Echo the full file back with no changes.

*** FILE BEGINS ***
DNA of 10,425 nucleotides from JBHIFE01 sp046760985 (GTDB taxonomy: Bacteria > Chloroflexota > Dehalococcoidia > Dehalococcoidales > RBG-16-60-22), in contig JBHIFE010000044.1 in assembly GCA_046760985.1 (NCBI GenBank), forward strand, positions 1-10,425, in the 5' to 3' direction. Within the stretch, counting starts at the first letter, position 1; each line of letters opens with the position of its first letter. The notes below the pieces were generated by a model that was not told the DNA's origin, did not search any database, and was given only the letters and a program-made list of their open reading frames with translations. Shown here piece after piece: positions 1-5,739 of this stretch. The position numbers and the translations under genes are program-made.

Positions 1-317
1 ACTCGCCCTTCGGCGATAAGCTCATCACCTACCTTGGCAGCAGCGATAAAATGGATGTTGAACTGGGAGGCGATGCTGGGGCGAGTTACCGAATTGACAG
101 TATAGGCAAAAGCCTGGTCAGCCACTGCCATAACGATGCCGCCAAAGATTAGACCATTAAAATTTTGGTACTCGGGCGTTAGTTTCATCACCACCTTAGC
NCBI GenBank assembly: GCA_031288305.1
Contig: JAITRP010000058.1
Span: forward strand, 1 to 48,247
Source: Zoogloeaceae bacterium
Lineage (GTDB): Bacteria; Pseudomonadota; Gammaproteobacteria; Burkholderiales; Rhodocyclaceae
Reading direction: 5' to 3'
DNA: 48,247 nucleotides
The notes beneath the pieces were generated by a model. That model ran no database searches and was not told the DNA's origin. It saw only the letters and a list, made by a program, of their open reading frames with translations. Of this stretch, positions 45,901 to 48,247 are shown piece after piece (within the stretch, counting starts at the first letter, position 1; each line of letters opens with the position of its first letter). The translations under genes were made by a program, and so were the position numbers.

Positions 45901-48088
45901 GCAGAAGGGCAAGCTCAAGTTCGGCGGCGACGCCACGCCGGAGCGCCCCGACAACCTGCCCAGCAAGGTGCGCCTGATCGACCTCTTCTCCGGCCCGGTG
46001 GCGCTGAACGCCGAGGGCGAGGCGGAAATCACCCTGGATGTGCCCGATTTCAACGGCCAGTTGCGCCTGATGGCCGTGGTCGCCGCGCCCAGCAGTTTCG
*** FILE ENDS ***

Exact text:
DNA of 10,425 nucleotides from JBHIFE01 sp046760985 (GTDB taxonomy: Bacteria > Chloroflexota > Dehalococcoidia > Dehalococcoidales > RBG-16-60-22), in contig JBHIFE010000044.1 in assembly GCA_046760985.1 (NCBI GenBank), forward strand, positions 1-10,425, in the 5' to 3' direction. Within the stretch, counting starts at the first letter, position 1; each line of letters opens with the position of its first letter. The notes below the pieces were generated by a model that was not told the DNA's origin, did not search any database, and was given only the letters and a program-made list of their open reading frames with translations. Shown here piece after piece: positions 1-5,739 of this stretch. The position numbers and the translations under genes are program-made.

Positions 1-317
1 ACTCGCCCTTCGGCGATAAGCTCATCACCTACCTTGGCAGCAGCGATAAAATGGATGTTGAACTGGGAGGCGATGCTGGGGCGAGTTACCGAATTGACAG
101 TATAGGCAAAAGCCTGGTCAGCCACTGCCATAACGATGCCGCCAAAGATTAGACCATTAAAATTTTGGTACTCGGGCGTTAGTTTCATCACCACCTTAGC
NCBI GenBank assembly: GCA_031288305.1
Contig: JAITRP010000058.1
Span: forward strand, 1 to 48,247
Source: Zoogloeaceae bacterium
Lineage (GTDB): Bacteria; Pseudomonadota; Gammaproteobacteria; Burkholderiales; Rhodocyclaceae
Reading direction: 5' to 3'
DNA: 48,247 nucleotides
The notes beneath the pieces were generated by a model. That model ran no database searches and was not told the DNA's origin. It saw only the letters and a list, made by a program, of their open reading frames with translations. Of this stretch, positions 45,901 to 48,247 are shown piece after piece (within the stretch, counting starts at the first letter, position 1; each line of letters opens with the position of its first letter). The translations under genes were made by a program, and so were the position numbers.

Positions 45901-48088
45901 GCAGAAGGGCAAGCTCAAGTTCGGCGGCGACGCCACGCCGGAGCGCCCCGACAACCTGCCCAGCAAGGTGCGCCTGATCGACCTCTTCTCCGGCCCGGTG
46001 GCGCTGAACGCCGAGGGCGAGGCGGAAATCACCCTGGATGTGCCCGATTTCAACGGCCAGTTGCGCCTGATGGCCGTGGTCGCCGCGCCCAGCAGTTTCG